A sweet look at becoming comfortable with ourselves, whoever we are.

MR. LION DRESSES UP!

When Mr. Lion gets invited to a party, Mr. Monkey’s suggestions for what to wear range from sophisticated to downright silly.

This board book about playing dress-up is like a game of paper dolls, with outfits that change with each turn of the page. The cover and all but the last page of the book are die cut with a hole in the shape of Mr. Lion’s face, which peers uncertainly through each picture and every outfit. Excited about Mr. Lion’s invitation, Mr. Monkey suggests, “You’ll have to get dressed up!” Mr. Lion, however, is skeptical. Undeterred, Mr. Monkey pulls several outfits from an unusually eclectic wardrobe. The ensembles appear dignified at first, becoming progressively more ridiculous, until Mr. Monkey is rolling on the floor in stitches. Counting boxer shorts, Mr. Lion models 14 different looks, including suit with top hat, evening gown, clown suit, a tutu, PJ’s, kilt, and bunny suit. Mr. Monkey finally admits, “No…none of those outfits is right, Mr. Lion, it would be best for you to go as…yourself!” The artwork is appealing, and while the beleaguered Mr. Lion’s face remains static throughout, his body and limbs move expressively as he awkwardly models each get-up. The zany outfits should have toddlers howling right along with Mr. Monkey.

A sweet look at becoming comfortable with ourselves, whoever we are. (Board book. 1-4)

Pub Date: Jan. 7, 2020

ISBN: 979-1-03631-357-8

Page Count: 36

Publisher: Twirl/Chronicle

Review Posted Online: Jan. 21, 2020

Kirkus Reviews Issue: Feb. 15, 2020

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The joys of counting combine with pretty art and homage to Goodnight Moon.

GOODNIGHT, NUMBERS

This bedtime book offers simple rhymes, celebrates the numbers one through 10, and encourages the counting of objects.

Each double-page spread shows a different toddler-and-caregiver pair, with careful attention to different skin tones, hair types, genders, and eye shapes. The pastel palette and soft, rounded contours of people and things add to the sleepy litany of the poems, beginning with “Goodnight, one fork. / Goodnight, one spoon. / Goodnight, one bowl. / I’ll see you soon.” With each number comes a different part in a toddler’s evening routine, including dinner, putting away toys, bathtime, and a bedtime story. The white backgrounds of the pages help to emphasize the bold representations of the numbers in both written and numerical forms. Each spread gives multiple opportunities to practice counting to its particular number; for example, the page for “four” includes four bottles of shampoo and four inlaid dots on a stool—beyond the four objects mentioned in the accompanying rhyme. Each home’s décor, and the array and types of toys and accoutrements within, shows a decidedly upscale, Western milieu. This seems compatible with the patronizing author’s note to adults, which accuses “the media” of indoctrinating children with fear of math “in our country.” Regardless, this sweet treatment of numbers and counting may be good prophylaxis against math phobia.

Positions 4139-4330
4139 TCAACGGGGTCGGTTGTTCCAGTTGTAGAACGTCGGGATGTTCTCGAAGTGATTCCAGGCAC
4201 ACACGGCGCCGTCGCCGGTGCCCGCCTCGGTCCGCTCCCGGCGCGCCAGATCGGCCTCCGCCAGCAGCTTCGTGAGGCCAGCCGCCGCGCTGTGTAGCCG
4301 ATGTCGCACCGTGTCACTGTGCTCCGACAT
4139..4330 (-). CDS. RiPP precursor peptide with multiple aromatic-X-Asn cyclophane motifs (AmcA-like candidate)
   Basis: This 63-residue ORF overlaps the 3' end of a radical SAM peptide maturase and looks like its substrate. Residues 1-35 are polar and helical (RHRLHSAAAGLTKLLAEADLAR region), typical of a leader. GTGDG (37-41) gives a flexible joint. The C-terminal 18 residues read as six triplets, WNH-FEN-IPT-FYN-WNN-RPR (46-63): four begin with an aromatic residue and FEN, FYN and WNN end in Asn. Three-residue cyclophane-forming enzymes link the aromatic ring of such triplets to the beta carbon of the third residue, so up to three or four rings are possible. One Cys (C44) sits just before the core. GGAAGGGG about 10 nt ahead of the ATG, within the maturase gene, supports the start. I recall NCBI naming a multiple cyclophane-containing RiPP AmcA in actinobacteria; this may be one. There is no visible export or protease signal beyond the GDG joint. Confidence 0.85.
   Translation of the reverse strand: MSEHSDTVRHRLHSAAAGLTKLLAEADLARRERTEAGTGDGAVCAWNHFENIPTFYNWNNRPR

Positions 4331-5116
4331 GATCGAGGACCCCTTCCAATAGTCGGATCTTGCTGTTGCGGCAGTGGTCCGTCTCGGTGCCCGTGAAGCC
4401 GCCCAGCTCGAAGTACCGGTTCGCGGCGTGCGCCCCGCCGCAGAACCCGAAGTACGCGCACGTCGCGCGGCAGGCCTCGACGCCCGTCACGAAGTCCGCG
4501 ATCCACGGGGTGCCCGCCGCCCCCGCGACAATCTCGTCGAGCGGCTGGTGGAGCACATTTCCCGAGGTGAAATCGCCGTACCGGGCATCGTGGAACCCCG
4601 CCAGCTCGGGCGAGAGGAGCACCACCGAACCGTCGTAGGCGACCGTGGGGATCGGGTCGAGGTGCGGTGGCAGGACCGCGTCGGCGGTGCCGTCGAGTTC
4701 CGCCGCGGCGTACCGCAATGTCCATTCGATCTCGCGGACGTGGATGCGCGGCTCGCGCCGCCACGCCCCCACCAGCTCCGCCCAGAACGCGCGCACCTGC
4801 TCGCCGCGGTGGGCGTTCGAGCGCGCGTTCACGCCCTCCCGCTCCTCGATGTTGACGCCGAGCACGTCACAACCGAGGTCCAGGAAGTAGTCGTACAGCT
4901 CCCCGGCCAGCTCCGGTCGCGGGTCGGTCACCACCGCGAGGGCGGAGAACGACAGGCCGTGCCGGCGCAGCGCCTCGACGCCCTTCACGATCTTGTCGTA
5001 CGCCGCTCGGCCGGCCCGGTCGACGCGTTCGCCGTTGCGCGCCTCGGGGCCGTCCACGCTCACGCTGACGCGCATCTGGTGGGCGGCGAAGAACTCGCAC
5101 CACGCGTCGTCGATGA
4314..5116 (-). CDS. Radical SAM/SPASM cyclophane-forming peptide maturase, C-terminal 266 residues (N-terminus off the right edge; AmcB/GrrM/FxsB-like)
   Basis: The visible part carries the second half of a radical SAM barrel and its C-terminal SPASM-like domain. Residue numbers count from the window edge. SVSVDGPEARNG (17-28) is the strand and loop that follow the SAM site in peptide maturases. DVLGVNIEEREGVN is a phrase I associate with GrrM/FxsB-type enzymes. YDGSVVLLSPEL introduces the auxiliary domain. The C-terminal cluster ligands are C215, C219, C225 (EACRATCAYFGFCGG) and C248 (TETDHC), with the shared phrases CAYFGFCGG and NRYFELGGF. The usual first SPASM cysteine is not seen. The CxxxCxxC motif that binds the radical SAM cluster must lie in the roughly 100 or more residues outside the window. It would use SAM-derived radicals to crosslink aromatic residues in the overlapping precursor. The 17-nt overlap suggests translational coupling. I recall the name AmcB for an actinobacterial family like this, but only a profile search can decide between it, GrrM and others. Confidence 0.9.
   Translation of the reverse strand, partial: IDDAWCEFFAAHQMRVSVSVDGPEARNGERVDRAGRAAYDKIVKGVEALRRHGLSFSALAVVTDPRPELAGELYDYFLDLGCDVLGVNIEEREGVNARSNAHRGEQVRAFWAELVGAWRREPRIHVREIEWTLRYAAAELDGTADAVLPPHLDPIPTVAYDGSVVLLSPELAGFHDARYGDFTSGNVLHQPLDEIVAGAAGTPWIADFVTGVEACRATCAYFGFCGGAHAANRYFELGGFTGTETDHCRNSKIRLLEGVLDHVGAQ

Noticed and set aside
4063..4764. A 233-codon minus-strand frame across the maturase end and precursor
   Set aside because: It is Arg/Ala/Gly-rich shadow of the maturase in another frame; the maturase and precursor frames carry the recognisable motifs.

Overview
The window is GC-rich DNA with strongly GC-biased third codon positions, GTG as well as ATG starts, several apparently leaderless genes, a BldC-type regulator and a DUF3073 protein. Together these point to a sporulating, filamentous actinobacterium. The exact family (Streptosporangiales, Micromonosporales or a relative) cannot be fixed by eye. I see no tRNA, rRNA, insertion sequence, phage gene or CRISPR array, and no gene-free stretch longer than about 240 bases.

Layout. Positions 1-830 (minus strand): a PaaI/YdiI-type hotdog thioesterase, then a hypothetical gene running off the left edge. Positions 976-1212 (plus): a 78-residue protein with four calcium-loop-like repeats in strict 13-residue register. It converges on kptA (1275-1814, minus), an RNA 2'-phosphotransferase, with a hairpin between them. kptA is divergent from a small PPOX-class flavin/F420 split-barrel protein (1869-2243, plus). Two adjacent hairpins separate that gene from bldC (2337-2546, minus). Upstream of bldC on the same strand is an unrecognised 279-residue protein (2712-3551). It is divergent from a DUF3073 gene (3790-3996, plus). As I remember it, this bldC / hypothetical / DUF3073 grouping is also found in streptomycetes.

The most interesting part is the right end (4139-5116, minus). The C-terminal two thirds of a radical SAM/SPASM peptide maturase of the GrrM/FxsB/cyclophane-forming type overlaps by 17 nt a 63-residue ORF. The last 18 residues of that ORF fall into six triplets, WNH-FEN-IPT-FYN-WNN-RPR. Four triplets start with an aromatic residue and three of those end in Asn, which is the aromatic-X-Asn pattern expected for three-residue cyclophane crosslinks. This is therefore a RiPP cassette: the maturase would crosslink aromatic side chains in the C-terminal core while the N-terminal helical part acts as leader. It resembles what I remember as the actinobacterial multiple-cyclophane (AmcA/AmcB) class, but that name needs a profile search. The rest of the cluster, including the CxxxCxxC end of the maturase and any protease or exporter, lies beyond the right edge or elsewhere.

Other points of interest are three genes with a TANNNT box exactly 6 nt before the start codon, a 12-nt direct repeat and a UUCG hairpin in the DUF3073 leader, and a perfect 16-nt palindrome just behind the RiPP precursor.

The joys of counting combine with pretty art and homage to Goodnight Moon. (Picture book. 2-4)

Pub Date: March 7, 2017

ISBN: 978-1-101-93378-7

Page Count: 40

Publisher: Crown

Review Posted Online: Dec. 6, 2016

Kirkus Reviews Issue: Dec. 15, 2016

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Overall, a delightful collection—priced so that it’s easy to buy several to give as gifts.

MY WONDERFUL NURSERY RHYME COLLECTION

Looking for an attractive compendium of nursery rhymes, songs, games, and lullabies all in one place? These 192 pages will deliver the goods, and then some.

The one-page introduction emphasizes the importance of nursery rhymes in the lives of young children: they engage the imagination, develop skills, and foster a love of reading and the spoken word. The contents are organized into six categories that bundle together songs, action rhymes, rhymes about animals, games, counting rhymes, and lullabies. The rhymes are set on full pages or double-page spreads and illustrated with an overall retro look in a mix of styles and media that incorporates thumbprints, collage, cut paper, childlike cartoons, dramatic use of display type, and more. “I’m a Little Teapot” features smiling faces on teapot and cup and a palette of pink, red, and teal, while “Old MacDonald” is rendered in a folk-art style that pops with bright yellows, reds, and greens. Instructions for the action rhymes and the games appear in teeny tiny print at the end of each respective chapter. The die-cut board cover is a plus, as it will stand up to repeated readings. Though each rhyme is illustrated differently, unfortunately and strangely, there is no credit or acknowledgement of the artists. While some of the graphic settings are so overdesigned they are difficult to read, there are so many rhymes that it’s easy enough to skip several and still feel sated.

Overall, a delightful collection—priced so that it’s easy to buy several to give as gifts. (Nursery rhymes. 1-4)

Pub Date: Sept. 1, 2016

ISBN: 978-1-62686-683-6

Page Count: 192

Publisher: Silver Dolphin

Review Posted Online: July 20, 2016

Kirkus Reviews Issue: Aug. 1, 2016

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